Investigation of a UK biobank cohort reveals causal associations of self-reported walking pace with telomere length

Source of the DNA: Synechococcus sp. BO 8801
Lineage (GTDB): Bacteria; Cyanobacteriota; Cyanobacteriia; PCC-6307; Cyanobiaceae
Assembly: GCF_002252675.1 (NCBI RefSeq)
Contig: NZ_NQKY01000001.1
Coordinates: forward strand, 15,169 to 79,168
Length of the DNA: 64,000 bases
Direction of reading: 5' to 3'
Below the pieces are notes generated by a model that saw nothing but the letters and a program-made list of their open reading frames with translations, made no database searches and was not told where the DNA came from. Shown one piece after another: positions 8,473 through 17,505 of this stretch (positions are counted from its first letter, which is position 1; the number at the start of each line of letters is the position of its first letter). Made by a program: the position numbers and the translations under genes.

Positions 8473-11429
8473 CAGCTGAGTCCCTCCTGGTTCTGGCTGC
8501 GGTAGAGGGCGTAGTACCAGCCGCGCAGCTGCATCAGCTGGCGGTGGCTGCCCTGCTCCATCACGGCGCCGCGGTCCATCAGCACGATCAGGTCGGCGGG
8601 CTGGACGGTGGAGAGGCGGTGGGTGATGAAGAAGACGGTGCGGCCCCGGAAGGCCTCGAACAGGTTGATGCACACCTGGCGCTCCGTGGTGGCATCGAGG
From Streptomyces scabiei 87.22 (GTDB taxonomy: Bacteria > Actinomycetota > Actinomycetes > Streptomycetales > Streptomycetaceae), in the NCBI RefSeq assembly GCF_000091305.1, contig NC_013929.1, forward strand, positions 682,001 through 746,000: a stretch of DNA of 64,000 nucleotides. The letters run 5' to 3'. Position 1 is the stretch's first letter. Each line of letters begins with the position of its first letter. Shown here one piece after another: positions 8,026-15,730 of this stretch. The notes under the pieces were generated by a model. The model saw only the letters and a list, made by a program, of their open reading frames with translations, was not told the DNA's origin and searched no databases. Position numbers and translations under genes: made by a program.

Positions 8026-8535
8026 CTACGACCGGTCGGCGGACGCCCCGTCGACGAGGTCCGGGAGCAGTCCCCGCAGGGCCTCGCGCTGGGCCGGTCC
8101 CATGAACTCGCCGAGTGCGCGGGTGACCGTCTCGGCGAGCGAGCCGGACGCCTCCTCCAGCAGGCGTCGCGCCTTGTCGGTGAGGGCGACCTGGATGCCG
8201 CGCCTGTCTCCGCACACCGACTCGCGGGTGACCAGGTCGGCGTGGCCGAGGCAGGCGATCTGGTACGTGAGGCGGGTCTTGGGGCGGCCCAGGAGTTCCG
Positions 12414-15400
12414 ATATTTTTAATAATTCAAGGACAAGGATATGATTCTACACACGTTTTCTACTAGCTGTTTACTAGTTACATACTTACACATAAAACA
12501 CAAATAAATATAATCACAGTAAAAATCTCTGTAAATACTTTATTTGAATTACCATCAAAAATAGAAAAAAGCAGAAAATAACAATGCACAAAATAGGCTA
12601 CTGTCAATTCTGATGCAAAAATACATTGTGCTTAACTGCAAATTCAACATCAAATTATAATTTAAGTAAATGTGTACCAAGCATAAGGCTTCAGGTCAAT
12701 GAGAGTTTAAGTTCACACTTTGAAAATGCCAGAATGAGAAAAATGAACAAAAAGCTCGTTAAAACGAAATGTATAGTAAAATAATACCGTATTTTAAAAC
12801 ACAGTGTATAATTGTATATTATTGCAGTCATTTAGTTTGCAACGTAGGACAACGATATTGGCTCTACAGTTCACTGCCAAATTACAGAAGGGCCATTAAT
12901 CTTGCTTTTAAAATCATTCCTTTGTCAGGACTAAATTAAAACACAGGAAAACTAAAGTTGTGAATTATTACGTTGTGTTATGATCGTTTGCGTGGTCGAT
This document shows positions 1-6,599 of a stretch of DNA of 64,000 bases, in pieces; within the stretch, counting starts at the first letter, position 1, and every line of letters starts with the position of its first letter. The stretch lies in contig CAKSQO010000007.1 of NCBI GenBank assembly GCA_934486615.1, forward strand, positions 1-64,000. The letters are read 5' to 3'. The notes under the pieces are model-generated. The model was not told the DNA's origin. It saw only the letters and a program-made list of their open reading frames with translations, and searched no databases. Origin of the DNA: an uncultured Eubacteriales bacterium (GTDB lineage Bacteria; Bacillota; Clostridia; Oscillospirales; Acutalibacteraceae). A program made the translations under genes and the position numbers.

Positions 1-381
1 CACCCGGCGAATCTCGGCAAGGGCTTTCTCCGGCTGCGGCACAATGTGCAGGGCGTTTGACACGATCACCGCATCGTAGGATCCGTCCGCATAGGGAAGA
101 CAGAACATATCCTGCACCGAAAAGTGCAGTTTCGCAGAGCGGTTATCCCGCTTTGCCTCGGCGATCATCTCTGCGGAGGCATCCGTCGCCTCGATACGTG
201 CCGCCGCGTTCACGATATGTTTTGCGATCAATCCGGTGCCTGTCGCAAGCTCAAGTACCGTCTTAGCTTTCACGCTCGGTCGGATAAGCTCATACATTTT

Abstract: Walking pace is a simple and functional form of movement and a strong predictor of health status, but the nature of its association with leucocyte telomere length (LTL) is unclear. Here we investigate whether walking pace is associated with LTL, which is causally associated with several chronic diseases and has been proposed as a marker of biological age. Analyses were conducted in 405,981 UK Biobank participants. We show that steady/average and brisk walkers had significantly longer LTL compared with slow walkers, with accelerometer-assessed measures of physical activity further supporting this through an association between LTL and habitual activity intensity, but not with total amount of activity. Bi-directional mendelian randomisation analyses suggest a causal link between walking pace and LTL, but not the other way around. A faster walking pace may be causally associated with longer LTL, which could help explain some of the beneficial effects of brisk walking on health status. Given its simple measurement and low heritability, self-reported walking pace may be a pragmatic target for interventions.